Born to a converso family in Portugal, and raised as a Jew in Amsterdam, Isaac Aboab de Fonseca is best known to posterity for signing the rabbinic ban expelling Benedict Spinoza from the city’s Jewish community in 1656. But from 1642 to 1654 he served as the rabbi of the congregation in Recife, in Dutch Brazil. Most of Recife’s Jews were themselves from Portuguese converso families and had reverted to Judaism when northeastern Brazil came under Dutch rule. Oren Zweiter describes a remarkable work of Aboab’s:
[In] 1646, the Dutch colony was under siege by the Portuguese. The Jews of Recife were terrified at the prospect of Portuguese conquest, knowing that Portuguese victory would bring the Inquisition with it. To respond to the threat, Aboab composed a viduy, or confessional prayer, enumerating what he believed to be the community’s sins and beseeching God to spare them. He thereafter composed a second poem recounting the Jews’ suffering during the siege, as well as their rescue. . . .
At the very beginning of the poem, he depicted the Jewish residents of Brazil, himself included, as “dwellers in the shadows of the universe.” Brazil was on the fringes, in the shadows of the known world, far from any major center of Jewish life. Later in the poem, he makes a personal statement, claiming that, “For my sin, I have been tossed to a faraway land.”
For Aboab, the Americas were in the shadows, and the only reason that could explain his presence there was that it was a punishment of exile for sins he had committed. He was a young, rising star in the rabbinic world of Amsterdam, who was taken from the center of his community’s Jewish life and sent to the most remote place imaginable. Aboab’s sentiments reflect the feelings of later immigrant rabbis to the New World, whether from Germany, Lithuania, or Hungary. The Americas were far. The Americas were different. It was rabbinic exile.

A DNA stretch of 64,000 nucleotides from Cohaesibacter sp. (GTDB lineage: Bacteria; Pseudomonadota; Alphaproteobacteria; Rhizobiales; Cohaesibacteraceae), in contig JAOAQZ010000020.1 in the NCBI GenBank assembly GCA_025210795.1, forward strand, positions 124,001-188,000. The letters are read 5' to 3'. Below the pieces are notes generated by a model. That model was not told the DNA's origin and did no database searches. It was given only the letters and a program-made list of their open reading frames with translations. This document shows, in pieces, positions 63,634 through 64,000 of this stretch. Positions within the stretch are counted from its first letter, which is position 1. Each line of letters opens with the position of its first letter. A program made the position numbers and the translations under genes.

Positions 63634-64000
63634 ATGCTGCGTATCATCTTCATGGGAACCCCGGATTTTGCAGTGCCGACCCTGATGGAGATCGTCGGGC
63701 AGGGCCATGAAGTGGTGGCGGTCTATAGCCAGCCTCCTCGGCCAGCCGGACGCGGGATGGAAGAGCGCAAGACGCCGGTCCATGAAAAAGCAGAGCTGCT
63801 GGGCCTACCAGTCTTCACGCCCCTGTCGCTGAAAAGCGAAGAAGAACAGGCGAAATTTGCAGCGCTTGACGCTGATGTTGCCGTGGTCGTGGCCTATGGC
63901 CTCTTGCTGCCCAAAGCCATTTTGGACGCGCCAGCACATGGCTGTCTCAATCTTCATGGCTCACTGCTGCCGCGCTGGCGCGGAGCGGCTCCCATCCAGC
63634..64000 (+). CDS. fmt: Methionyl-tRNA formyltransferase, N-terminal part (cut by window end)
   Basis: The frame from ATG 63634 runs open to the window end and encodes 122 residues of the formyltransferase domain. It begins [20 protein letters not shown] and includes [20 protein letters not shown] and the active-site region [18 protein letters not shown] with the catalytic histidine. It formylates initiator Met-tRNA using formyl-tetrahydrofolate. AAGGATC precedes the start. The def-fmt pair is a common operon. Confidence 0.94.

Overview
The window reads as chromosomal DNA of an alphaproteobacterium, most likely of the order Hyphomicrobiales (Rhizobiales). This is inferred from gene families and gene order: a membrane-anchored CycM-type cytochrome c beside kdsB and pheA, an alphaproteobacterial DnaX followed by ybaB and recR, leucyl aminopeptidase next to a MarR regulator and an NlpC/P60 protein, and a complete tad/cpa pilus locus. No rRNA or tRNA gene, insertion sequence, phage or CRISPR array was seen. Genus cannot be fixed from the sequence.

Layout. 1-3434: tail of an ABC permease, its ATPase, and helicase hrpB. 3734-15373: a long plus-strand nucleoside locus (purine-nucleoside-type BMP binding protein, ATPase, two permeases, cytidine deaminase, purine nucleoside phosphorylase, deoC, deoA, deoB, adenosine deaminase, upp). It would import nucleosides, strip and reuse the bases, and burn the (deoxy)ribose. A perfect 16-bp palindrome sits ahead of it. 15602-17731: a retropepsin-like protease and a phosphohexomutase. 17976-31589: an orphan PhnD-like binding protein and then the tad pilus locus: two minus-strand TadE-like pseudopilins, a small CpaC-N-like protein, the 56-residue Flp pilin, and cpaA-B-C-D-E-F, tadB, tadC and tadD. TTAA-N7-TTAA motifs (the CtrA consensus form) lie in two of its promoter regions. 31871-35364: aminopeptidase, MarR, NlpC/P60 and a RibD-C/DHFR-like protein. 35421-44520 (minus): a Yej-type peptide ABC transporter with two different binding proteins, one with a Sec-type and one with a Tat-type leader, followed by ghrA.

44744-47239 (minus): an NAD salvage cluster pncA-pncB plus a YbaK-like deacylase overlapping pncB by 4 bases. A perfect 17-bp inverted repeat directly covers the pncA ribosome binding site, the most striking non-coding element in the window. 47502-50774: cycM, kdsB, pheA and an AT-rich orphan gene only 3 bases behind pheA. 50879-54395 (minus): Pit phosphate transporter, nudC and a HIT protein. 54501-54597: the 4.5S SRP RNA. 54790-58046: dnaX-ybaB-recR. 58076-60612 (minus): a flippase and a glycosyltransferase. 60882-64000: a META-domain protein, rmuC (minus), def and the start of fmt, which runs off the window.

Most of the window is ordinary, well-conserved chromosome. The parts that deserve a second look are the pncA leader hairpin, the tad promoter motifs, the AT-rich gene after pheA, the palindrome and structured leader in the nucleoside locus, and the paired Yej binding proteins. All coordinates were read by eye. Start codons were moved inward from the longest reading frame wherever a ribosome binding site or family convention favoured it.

Aside from his own personal feelings of exile, Aboab also . . . accused his community of forsaking God because of their material success: “My flesh stood up from fear of my adversaries, for from my wealth I forgot my Creator.” Aboab’s accusations of materialism, however, take on a clearer and harsher tone in the confession: “I have coveted . . . all of man’s pleasures at all times.”
Such laments, too, writes Zweiter, have been mainstay of rabbis in the Americas ever since.